Naomi Osaka latest in a legendary line of sporting freedom fighters
Naomi Osaka, winner of four grand-slam tennis tournaments, has declared her independence and in doing so is exhibiting interdependence – a refined empathy for others.
Osaka took a stand to preserve healthy boundaries when she declared that for the 2021 French Open she would not engage in the obligatory TV interviews immediately after matches.
Now ranked No 3 by Women’s Tennis Association, Osaka argued that the media system has negative implications for the mental health and welfare of players. She has been fined – as per WTA rules – for her non-participation in the post-game media face-offs and has now withdrawn from the tournament.
International media is abuzz with the latest declaration from the soft-spoken 23-year-old of Haitian-Japanese heritage.
This is not the first time that Osaka has taken a stand which has caused controversy. During last September’s US Open, Naomi conducted a “silent demonstration” by wearing face-masks embolden with the names of a variety of persons killed by police – including George Floyd. She went on to win that Open.
Osaka’s journey follows the tradition of a number of sporting legends. Muhammad Ali famously refused to be drafted into the US military during the infamous Vietnam war, asking: “Why should they ask me to put on a uniform and go 10,000 miles from home and drop bombs and bullets on brown people in Vietnam while so-called Negro people in Louisville are treated like dogs and denied simple human rights?”
For that, the heavyweight champion was banned from any boxing at home or abroad for a critical period of time and his passport was seized.
Others include gold medal-winner Tommy Smith and bronze medal-winner John Carlos who during the 200 metres final award ceremony at the 1968 Olympics highlighted racial oppression in the US by raising their black-gloved fists on the podium. Consequently, these two exceptional athletes were persecuted in a variety of ways for decades before being granted their due in recent times.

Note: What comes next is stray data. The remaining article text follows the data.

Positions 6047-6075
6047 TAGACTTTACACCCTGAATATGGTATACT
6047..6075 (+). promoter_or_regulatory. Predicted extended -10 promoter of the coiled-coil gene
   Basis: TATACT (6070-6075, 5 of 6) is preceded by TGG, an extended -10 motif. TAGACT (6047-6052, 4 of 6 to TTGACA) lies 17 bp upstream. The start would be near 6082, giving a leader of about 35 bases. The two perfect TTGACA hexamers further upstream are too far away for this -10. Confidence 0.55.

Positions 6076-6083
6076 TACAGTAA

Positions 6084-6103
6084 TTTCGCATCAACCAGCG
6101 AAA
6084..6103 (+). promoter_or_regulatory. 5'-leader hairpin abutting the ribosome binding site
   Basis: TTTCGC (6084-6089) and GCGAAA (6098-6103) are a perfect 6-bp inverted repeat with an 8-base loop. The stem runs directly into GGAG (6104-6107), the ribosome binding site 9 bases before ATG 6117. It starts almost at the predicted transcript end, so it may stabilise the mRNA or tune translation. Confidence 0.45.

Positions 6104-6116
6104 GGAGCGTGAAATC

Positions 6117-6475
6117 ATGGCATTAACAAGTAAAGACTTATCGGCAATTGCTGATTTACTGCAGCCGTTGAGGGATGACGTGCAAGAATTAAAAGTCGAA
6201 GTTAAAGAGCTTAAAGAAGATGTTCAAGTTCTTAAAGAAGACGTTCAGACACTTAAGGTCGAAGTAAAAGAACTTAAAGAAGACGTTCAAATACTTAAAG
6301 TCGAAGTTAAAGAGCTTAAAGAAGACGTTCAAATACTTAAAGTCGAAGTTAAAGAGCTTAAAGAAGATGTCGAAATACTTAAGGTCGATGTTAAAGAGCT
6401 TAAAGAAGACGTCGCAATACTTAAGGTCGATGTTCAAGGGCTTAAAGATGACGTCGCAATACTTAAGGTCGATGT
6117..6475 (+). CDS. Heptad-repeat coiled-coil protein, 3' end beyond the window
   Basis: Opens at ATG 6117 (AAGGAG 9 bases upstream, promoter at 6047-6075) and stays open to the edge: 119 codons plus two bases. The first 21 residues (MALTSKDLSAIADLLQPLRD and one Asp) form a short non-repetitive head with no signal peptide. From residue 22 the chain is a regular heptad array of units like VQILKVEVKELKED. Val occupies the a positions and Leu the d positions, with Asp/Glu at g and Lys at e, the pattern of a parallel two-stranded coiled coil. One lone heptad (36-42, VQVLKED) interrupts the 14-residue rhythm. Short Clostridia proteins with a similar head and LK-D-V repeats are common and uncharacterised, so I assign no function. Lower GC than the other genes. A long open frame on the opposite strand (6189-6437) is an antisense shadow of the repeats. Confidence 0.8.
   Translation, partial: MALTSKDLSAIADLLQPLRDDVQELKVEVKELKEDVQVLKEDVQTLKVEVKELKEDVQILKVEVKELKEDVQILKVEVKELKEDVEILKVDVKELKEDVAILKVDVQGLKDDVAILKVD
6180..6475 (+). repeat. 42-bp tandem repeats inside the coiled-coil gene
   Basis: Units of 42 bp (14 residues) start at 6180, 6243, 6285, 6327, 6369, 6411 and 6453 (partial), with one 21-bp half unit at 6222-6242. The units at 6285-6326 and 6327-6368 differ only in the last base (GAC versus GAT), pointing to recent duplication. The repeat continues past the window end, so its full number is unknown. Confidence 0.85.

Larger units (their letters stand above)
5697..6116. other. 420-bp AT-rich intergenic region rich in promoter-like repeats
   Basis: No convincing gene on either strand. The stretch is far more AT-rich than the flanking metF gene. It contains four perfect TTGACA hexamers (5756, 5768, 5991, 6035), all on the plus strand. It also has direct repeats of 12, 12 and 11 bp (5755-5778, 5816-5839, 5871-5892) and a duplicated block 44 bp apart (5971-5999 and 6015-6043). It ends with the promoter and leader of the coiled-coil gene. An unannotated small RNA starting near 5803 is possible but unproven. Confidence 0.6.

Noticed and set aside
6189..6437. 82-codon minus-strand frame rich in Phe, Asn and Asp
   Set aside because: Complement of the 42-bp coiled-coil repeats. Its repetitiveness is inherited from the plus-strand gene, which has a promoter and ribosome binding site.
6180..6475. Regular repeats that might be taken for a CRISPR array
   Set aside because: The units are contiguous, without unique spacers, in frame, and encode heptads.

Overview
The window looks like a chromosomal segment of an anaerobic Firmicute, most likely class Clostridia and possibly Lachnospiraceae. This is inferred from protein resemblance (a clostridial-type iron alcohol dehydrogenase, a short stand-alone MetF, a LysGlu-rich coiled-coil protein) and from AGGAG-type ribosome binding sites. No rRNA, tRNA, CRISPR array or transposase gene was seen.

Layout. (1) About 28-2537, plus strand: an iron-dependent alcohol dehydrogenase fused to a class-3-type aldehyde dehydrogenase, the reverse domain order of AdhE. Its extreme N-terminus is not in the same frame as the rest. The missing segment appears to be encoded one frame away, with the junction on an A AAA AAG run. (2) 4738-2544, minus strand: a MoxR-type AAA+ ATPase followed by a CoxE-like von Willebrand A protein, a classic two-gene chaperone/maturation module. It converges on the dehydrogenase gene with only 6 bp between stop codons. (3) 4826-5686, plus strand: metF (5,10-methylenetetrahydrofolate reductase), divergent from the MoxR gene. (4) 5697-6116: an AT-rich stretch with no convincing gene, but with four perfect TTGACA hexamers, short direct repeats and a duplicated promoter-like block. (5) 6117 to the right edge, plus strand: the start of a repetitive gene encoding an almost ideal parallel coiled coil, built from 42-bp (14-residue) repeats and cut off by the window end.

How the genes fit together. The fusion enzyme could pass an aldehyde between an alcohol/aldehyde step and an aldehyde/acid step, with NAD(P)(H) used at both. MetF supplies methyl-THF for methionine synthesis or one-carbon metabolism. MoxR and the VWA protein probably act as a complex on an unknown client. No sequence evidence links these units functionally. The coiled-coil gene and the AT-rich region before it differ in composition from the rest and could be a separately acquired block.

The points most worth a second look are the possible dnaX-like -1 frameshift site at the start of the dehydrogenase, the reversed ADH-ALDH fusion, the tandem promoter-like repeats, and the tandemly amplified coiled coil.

The legacies of Ali, Smith and Carlos demonstrate that their efforts were not in vain. Their sacrifices, unfair as they may have been, helped leverage forward progress at critical times.
Osaka is a beneficiary of that foundation; she continues to demonstrate her appreciation and her sense of responsibility to the global community. She has absorbed a sense of independence from her family; her Japanese mother, Tamaki, and her Haitian father, Leonard François, giving, in their words, their daughters the best of Haitian and Japanese culture. Dad coached his daughters tennis as a “never-player”.
Twenty years ago her parents – of median income – set up a school in Haiti for children impacted by poverty in the Island. Osaka has quickly bolstered that vital project.
Osaka is in a position to easily afford the fines being levied for setting her boundaries. This question of what tennis players are required to do speaks to the reality of the hyperconsumerism that influences sports and entertainment. Add to that, controversy is an incentive for media – drama sells. Naomi has sparked a key conversation.
We all are familiar with the stories of sporting and entertainment personalities being consumed by the machine that made them. The list is far too long – but check Chris Hedges on YouTube assessing the life and times of Michael Jackson.
I think I hear Naomi Osaka sounding like a Bermudian: they won’t be doing that to Tamaki and Leonard’s child!
Let’s wish her all the best as she continues her journey.
• Glenn Fubler represents Imagine Bermuda